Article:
About the Author

Chris Taylor


Chris was born and raised in the Kwa-Zulu/Natal Midlands where his family inspired his early passion for the natural world. Exploring Southern Africa as he grew up, this passion was allowed to develop and his curiosity to expand. After high school, Chris spent ...

View Chris's profile


on The Week in Pictures #468

Join the conversationJoin the conversation

Fantastic pics this week. Love the juvenile bateleur.

Wonderful photos! That female leopard has such beautiful “facial” features.
The Avoca male lions have been very successful, all 5 of them. The 2 oldest sibling/cousins are successful in the south. The 3 Northern Avocas have helped raised a lot of offspring successfully and from what I have seen they are quite tolerant as fathers. Dark Mane in the north and Mohawk and Blondie here. My favorite video to watch on YT is the weekly roundup from Londolozi. I hope to visit not too long from now and when I do
I also want to taste Marula ice cream. 😀

Once again, thanks for the great photos.

Great pictures of bursting life and (sadly) death in a lush summer nature! All are wonderful but lions take the accolade: absolutely the best images as their intentions are well caught through the night light. As well asNkuwa female in a full moon. beautiful photos of leopards, rhinos, giraffe and elephant. I love Bateleur eagle there’s nothing similar over here

Fantastic pics this week! The lion dynamics in the Londolozi area is heating up hot!
Thank you for the update

Great pictures. I especially love the juvenile goshawk because it is so beautiful and so rare that it can be seen so close by.

Impressive array of photos this week!

Lions tracking at night–create an eerie feeling no matter how often one does it.

Another week of fantastic sightings and photos. Seems the rain has brought a renewed vigor throughout the landscape and lush colors.

Another amazing gallery!!!

Great photos Chris. I know that we saw one of those “smallest carnivores” on our last visit but I don’t remember what they are called and your caption didn’t identify it. What is it and how many more did you see on the ground? For some reason I was thinking that you told us that they were fairly solitary creatures.

Hi Robert, my mistake for not specifying the species!
It is a dwarf mongoose – one of the four species of mongoose that you can see at Londolozi (the others being the slender, banded and white tailed). While the slender and white tailed mongoose are solitary creatures, the dwarf and banded mongoose are very gregarious and can both be found in large family groups. Dwarf mongoose usually move in a group of about 10-15 individuals.

Loved the rhino and the Giraffes were so beautiful!!

Terrific TWIP!

Lucky, lucky guests! Thanks Guy and Chris for a great TWIP.

Senior Digital Ranger

Great pics, thank you for sharing

Your images are all so crisp and well shot, Chris. I especially liked the beauty of the Goshawk along with action between the wild dog and hyena over a kill. I’ve never done a walkabout at night. I think I would feel very defensive!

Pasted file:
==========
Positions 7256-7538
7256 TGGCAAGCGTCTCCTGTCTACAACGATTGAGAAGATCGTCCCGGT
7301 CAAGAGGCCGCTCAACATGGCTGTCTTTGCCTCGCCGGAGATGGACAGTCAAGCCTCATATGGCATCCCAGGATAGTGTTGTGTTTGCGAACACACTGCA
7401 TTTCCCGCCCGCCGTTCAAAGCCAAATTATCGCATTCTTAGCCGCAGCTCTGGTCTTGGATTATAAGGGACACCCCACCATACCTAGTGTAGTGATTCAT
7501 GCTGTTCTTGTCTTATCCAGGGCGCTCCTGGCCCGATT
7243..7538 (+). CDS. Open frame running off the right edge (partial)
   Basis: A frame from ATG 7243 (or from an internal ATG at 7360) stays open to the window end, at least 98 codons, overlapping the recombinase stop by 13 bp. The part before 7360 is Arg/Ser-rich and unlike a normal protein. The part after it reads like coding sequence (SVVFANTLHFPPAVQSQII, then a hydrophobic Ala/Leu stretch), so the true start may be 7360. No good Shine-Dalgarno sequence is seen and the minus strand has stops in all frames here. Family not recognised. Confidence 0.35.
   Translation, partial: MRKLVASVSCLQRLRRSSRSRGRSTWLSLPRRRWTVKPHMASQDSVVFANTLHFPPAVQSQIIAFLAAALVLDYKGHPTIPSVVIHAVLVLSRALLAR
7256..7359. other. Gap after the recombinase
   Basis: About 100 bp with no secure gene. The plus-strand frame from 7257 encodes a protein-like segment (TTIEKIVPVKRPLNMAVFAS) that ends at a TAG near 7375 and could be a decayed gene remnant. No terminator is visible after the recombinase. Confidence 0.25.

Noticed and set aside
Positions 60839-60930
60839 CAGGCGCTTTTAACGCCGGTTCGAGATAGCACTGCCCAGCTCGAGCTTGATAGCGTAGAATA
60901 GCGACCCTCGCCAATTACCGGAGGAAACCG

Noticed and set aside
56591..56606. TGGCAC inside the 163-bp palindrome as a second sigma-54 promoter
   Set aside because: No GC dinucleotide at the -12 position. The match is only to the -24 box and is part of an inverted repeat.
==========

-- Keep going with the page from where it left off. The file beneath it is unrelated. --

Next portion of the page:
Senior Digital Ranger

Thank you for the informative blog and fantastic photos. Looks like the 2 Avocas are following in the paw steps of the Birmingham Males and heading for the southern reserves.. Thank you for sharing

It is wonderful to see Nkuwa, Finfoot, and Plaque Rock growing up and becoming territorial. We saw all 3 in Aug 2019 as not-quite-independent females. And for the Avocas…..still wondering if we will see Dark Mane finally join his two brothers, or will he stay north as he continues to recover from the terrible leg injury that he suffered last year.

Hi Chris! Great selection of pictures this week! Had a few questions regarding some of the animals:
1. Have the Nkuwa and Finfoot Females established their own territories yet or are they still scouting portions of the Nhlanguleni Female’s territory?
2. Have the Birmingham Males responded to the Avocas’ inroads or have they remained quiet? Have you all been seeing the Nkuhuma Pride with the Avocas or are the two males alone?
3. Lastly, what have the fragmentations of the Ntsevu Pride looked like? Are all the sub-adults together or are they separate?

Hi Michael. Thanks for the questions.
1. The Nkuwa and Finfoot females seemed to have established their territories for now but this may still change over the next few months as they are still fairly young. Both have essentially inherited portions of their mother’s (Nhlanguleni female) territory which is typical of newly independent females.
2. The Birmingham males have not yet actively responded to the Avoca males advances. They have been seen replying to their territorial calls on occasions but are yet to march further north to defend their domain. I sense that the Sand River forms the boundary between the two territories for now and should the Avoca males advance further south of that then we may see a more coordinated defensive mission from the Birmingham males.
3. The fragmentation of the Nstevu pride is still very unclear and tends to be different each time we see them. We’ll keep a close watch on them and update you once we have a clearer understanding.

The wild dog in that picture is the alpha female of that particular pack. They had one pup survive last year.

Chris, I loved all the photos, I saved the leopard, I saved the Leopard in moon, I saved the leopard in the tree🤗

Terrific week of pictures!!

Buffalo, intimidating stare? That is him blowing you a kiss.

Connect with Londolozi

Follow Us

One moment...
Be the first to this photo
You and 1 others this photo

Filed under
10 April, 2798
Add Profile